Do you have HIV or Aids-related questions? Feeling lonely or confused? Don’t despair! Dr Sindi answers your questions.
Dr Sindi answers your HIV/Aids-related questions
TESTED POSITIVE FOR HIV
Last month, I tested positive for HIV and I’m now on antiretroviral treatment (ARV). What other measures should I put in place so that I can live a long and healthy life?
Dear Anonymous: The most important thing is that you take your ARV treatment everyday.
This will lower your viral load – the number of HIV copies in your blood. It needs to be undetectable within 12 weeks of starting treatment. An undetectable viral load means that you are still living with HIV, but the virus is not multiplying. This gives your immune system a chance to get stronger. If your immune system is strong, then you can live a long and healthy life!
HIV EFFECTS ON THE BODY
I am an HIV-positive man, and I would like to know how this virus affects my body and immune system.
HIV affects the immune system, and the cells that it targets are the CD4 cells. These are the most important part of your immune system. HIV uses them to make copies
of itself, which are called the viral load. When you are infected, the most important thing is to start lifelong ARV treatment because it works by preventing HIV from making copies of itself inside the CD4 cells. The immune system then has a chance to get stronger. Taking your treatment properly ensures that your viral load is undetectable. Remember that being HIV positive is not a death sentence.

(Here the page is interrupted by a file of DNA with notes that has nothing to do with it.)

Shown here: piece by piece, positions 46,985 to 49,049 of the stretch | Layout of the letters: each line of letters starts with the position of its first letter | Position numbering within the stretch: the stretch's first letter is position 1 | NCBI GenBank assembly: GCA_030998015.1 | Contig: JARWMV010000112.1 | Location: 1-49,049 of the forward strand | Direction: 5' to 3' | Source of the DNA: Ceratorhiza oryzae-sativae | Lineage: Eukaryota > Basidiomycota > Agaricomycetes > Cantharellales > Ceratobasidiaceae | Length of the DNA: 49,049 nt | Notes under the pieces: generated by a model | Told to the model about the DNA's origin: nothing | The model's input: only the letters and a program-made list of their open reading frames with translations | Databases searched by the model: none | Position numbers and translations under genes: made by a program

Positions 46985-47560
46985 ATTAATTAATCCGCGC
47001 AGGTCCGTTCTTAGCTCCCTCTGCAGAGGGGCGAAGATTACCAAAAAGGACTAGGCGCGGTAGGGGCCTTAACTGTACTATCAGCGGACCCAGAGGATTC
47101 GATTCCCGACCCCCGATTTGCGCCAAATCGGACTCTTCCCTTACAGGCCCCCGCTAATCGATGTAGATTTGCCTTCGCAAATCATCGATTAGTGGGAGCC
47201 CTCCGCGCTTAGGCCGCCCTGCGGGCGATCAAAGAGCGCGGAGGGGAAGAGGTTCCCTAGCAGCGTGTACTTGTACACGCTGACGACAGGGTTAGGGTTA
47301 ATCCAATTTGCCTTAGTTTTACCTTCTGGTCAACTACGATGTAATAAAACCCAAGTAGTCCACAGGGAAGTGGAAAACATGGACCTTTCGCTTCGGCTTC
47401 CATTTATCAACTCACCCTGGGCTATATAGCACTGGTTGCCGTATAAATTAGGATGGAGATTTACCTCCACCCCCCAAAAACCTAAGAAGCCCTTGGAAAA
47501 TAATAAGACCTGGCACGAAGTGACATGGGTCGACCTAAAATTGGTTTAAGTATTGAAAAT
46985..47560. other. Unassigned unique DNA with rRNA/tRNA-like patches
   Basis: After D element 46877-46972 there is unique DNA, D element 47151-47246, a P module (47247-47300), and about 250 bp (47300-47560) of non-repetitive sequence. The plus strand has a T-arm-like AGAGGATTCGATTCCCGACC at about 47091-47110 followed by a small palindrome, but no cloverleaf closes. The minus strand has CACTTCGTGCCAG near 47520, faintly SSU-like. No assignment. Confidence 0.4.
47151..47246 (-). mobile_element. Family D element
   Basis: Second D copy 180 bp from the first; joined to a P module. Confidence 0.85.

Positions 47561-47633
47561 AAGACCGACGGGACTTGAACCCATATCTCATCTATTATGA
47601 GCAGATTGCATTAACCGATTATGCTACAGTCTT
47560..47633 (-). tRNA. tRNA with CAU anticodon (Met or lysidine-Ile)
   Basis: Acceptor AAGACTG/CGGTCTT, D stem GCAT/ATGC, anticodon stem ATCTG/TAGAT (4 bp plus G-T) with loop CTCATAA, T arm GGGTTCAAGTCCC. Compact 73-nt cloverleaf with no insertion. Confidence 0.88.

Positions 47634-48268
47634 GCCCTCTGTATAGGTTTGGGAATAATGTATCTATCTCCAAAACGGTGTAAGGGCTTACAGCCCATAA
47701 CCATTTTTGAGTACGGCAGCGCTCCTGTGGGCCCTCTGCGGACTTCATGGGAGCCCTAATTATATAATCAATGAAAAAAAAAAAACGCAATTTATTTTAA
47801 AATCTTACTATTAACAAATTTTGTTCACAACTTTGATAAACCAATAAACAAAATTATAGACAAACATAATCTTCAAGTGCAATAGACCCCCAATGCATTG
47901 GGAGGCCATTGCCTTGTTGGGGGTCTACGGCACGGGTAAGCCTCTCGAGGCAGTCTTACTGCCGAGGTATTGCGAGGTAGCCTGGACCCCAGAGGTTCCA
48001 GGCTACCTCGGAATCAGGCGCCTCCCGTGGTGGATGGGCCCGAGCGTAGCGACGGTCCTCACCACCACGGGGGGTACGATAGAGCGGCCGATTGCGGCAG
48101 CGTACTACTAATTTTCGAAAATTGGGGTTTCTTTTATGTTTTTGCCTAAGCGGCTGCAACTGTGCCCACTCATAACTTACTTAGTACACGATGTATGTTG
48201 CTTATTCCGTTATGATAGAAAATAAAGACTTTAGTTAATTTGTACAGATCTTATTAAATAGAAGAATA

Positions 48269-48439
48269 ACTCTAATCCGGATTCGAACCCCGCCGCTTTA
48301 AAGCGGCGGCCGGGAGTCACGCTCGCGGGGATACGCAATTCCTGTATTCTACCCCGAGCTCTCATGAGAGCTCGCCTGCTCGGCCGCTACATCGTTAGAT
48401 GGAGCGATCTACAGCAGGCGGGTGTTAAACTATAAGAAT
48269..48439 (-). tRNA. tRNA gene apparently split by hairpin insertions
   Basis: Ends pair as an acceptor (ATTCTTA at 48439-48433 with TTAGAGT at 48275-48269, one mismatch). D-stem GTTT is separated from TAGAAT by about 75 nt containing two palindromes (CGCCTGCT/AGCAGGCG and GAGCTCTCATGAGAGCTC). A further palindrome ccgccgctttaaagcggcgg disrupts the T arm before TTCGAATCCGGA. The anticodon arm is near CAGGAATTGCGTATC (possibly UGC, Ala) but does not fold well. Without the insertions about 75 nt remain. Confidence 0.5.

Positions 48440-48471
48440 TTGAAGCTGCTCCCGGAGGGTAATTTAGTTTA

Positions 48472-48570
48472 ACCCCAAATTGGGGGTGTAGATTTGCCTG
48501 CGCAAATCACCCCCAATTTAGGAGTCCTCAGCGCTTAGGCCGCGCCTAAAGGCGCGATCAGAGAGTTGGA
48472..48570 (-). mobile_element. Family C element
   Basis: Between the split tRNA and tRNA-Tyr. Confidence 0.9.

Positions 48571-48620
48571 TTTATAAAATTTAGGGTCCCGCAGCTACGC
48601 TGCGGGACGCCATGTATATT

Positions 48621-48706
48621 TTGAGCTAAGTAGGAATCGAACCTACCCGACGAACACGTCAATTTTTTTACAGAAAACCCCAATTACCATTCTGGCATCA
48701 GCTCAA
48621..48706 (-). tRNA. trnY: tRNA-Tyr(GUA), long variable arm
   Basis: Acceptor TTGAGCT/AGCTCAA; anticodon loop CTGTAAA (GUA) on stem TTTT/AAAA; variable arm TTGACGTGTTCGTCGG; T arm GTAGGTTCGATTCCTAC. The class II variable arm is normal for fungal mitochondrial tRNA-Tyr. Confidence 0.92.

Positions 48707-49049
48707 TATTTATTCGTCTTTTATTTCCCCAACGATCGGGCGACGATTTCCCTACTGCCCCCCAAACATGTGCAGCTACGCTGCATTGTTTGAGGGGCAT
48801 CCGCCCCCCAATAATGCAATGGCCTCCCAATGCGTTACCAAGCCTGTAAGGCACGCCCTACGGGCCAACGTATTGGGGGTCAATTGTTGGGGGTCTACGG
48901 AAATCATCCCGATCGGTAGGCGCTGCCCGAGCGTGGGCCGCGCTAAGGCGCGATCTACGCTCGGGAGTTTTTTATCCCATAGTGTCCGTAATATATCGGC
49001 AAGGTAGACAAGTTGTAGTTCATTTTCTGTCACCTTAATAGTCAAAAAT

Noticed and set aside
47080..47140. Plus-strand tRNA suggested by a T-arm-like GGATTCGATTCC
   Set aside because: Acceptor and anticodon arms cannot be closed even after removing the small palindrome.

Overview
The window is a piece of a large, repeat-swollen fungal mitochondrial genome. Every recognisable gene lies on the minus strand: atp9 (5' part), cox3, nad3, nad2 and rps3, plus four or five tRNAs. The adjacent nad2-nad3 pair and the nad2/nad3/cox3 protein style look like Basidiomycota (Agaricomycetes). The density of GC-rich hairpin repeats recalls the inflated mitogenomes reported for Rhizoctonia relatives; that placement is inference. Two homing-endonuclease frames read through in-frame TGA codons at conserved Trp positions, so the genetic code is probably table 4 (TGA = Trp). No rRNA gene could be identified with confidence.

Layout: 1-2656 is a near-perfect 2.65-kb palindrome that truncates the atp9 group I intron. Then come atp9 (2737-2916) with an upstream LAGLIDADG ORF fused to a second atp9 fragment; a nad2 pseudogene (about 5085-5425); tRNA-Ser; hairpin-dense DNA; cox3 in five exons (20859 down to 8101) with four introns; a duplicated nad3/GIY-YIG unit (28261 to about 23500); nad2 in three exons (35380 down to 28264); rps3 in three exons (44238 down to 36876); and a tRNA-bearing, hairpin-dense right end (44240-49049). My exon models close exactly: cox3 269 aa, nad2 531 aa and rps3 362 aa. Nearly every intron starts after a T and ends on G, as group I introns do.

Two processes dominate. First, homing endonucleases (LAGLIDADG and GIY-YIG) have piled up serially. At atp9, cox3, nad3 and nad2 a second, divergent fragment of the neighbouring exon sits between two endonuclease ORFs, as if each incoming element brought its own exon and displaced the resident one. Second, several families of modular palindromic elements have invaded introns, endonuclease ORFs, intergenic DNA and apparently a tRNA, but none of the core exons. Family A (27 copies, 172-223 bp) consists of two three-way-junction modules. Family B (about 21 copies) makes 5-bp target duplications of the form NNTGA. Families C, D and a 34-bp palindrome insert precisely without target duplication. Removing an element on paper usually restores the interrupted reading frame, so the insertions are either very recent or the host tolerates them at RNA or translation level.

CONCERN ABOUT ARV TREATMENT
Before I tested positive for HIV and started taking ARVs, I was very sick. I’m concerned that I’m still sick even though I’m on treatment. Why am I not getting better? Anonymous
Dear Anonymous: Lifelong antiretroviral treatment has side effects. Most people feel them in the first 2–4 weeks. If you still feel unwell or become worse after that period, then you need to see a doctor. Before you start the treatment, doctors need to make sure that you do not have any opportunistic infections. These are infections you get when your CD4 count is very low. They are treated before starting treatment. Without this process, you might get sicker.
CONFUSED ABOUT DISCLOSING HIV STATUS
I am HIV positive and not sure whether to disclose my status or not. I’m afraid that I might be discriminated against. I don’t know what to do.
Dear Anonymous: HIV stigma and discrimination is a sad reality for people living with the virus. Disclosure is not easy, and it hurts when people start acting negatively towards you. I have a simple principle; you do not have to disclose to anyone but your sexual partner or partners. I recommend that you listen intently to how people comment on HIVrelated matters. Their comments will tell you whether they can be trusted with your status or not.
ABOUT DR SINDIDr Sindisiwe van Zyl is an HIV clinician and a patients’ rights activist. She regularly offers advice on her Twitter page. Follow her @sindivanzyl